claims occurred in this District.
FACTS
Title IX
9. Title IX provides, with specific exceptions, that No person in the United States shall,
on the basis of sex, be excluded from participation in, be denied the benefits of, or be
subjected to discrimination under any education program or activity receiving Federal
financial assistance. 20 U.S.C. 1681.1
10. Congress enacted Title IX (Pub. L. 92-318) in order to reverse decades of
pervasive and invidious discrimination against women at every level of the U.S.
educational system.
11. Title IX explicitly allows institutions to provide separate facilities for men and women,
e.g., Notwithstanding anything to the contrary contained in this chapter, nothing
contained herein shall be construed to prohibit any educational institution receiving
funds under this Act, from maintaining separate living facilities for the different sexes.
20 U.S.C. 1686. As Senator Birch Bayh, who had introduced this legislation,
explained, What we are trying to do is provide equal access for women and men
1

Unless otherwise noted, Plaintiff uses the term male, female and sex to indicate
ones genetic sex as determined by ones chromosomes, birth anatomy, gametes, and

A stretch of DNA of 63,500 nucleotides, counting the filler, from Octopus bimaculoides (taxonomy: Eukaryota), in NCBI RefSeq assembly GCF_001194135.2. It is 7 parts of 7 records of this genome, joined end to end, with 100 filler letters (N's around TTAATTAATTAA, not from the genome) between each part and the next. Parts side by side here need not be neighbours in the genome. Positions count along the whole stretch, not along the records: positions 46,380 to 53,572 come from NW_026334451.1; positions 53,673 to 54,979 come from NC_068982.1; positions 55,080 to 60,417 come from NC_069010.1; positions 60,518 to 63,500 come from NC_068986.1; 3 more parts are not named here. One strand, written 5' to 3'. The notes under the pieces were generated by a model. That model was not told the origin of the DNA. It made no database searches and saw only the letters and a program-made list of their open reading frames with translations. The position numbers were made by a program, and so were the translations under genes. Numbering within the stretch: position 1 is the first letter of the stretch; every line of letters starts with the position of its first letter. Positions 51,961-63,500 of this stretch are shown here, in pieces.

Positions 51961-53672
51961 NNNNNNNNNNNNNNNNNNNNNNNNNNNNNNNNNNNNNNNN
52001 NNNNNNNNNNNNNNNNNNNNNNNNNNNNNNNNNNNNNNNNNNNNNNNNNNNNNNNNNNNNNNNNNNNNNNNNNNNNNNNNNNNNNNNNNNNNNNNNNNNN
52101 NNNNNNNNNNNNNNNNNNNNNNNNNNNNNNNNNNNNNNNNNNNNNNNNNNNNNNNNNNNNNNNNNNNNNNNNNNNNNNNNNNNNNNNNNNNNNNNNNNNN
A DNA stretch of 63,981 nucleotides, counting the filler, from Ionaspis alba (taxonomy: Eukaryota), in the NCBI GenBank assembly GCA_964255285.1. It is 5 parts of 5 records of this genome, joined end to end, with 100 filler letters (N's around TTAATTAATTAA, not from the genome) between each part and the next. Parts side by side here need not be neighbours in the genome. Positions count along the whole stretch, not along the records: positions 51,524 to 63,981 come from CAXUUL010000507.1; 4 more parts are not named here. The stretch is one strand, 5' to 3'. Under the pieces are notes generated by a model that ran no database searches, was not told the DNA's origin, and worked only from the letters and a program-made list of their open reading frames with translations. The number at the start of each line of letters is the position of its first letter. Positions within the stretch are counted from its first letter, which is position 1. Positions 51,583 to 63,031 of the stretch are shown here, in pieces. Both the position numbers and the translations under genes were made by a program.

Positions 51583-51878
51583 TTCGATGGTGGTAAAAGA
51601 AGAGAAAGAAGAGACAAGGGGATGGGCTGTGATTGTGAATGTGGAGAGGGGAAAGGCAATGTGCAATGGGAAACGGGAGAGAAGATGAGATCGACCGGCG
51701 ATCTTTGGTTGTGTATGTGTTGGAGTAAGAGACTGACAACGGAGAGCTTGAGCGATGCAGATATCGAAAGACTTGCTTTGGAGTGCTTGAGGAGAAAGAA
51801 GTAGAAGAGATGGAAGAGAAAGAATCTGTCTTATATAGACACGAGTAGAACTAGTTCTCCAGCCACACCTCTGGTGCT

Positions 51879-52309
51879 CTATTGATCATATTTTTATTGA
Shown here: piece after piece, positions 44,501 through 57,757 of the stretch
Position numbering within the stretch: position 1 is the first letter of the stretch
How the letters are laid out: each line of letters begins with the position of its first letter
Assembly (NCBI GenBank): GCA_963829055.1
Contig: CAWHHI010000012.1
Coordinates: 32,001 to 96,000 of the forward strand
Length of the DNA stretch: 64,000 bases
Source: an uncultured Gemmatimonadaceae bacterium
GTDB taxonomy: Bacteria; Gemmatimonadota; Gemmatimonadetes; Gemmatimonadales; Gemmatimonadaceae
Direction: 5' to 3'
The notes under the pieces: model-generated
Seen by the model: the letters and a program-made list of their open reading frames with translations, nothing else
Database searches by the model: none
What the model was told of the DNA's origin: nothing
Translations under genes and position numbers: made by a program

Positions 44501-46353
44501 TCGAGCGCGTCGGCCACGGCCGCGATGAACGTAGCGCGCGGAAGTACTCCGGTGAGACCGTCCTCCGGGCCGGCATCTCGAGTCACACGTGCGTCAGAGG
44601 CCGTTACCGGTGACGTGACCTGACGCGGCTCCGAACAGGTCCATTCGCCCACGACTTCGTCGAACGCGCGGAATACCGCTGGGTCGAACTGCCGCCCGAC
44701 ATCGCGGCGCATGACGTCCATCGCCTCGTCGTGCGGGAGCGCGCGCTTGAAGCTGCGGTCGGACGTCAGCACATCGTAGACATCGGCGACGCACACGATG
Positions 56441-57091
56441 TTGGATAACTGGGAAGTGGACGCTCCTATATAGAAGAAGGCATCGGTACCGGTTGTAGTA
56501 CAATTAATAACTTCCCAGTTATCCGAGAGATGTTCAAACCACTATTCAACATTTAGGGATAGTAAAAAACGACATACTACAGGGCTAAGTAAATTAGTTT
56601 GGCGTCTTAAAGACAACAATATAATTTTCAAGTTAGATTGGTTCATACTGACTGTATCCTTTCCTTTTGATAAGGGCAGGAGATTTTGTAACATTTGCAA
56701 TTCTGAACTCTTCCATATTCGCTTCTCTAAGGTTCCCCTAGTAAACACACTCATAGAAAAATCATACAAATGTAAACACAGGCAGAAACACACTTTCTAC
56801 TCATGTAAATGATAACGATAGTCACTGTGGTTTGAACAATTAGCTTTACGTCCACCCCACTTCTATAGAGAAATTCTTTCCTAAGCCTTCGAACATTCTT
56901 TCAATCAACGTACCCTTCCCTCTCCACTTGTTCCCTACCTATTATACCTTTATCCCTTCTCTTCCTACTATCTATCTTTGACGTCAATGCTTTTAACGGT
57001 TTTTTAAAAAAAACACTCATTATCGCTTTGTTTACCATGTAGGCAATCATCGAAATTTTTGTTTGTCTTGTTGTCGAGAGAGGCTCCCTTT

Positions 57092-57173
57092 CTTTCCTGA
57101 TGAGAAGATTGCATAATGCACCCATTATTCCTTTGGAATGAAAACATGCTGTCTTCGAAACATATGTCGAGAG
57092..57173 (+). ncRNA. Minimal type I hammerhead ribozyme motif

reproductive system. See, e.g., Am. Psychiatric Assn, Diagnostic and Statistical
Manual of Mental Disorders 451 (5th ed. 2013) (DSM-5) ([S]ex and sexual refer to the
biological indicators of male and female (understood in the context of reproductive
capacity), such as in sex chromosomes, gonads, sex hormones, and nonambiguous
internal and external genitalia.).
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students to the educational process and the extracurricular activities in a school, where
there is not a unique facet such as football involved. We are not requiring that
intercollegiate football be desegregated, nor that the mens locker room be
desegregated. 117 Cong. Rec. 30407 (1971) (emphasis added).
12. Senator Bayh was equally clear as to the scope of Title IXs grant of authority to
federal agencies, These regulations would allow enforcing agencies to permit
differential treatment by sex only . . . such as in classes for pregnant girls or emotionally
disturbed students, in sports facilities or other instances where personal privacy must be
preserved. 118 Cong. Rec. 5807 (1972) (emphasis added).
13. Congress knows full well how to extend federal protections based on gender
identity, and uses just that phrase when doing so. For example, in 2009 Congress
included gender identity as one of the motivations that constituted a hate crime (Public
Law 111-84; 18 U.S.C. 249(a)(2)). And in using gender identity for the first time,
Congress did so as a separate, defined term: the term gender identity means actual or
perceived gender-related characteristics. 16 U.S.C. 249(c)(4).
14. In 2013 Congress added the term gender identity (and explicitly incorporating the
definition in the 2009 statute) to the list of impermissible bases for discrimination under
the Violence Against Women Act. Public Law 113-4; 42 U.S.C. 13925(b)(13)(A).
Congress could have amended the VAWA to define sex to include gender identity.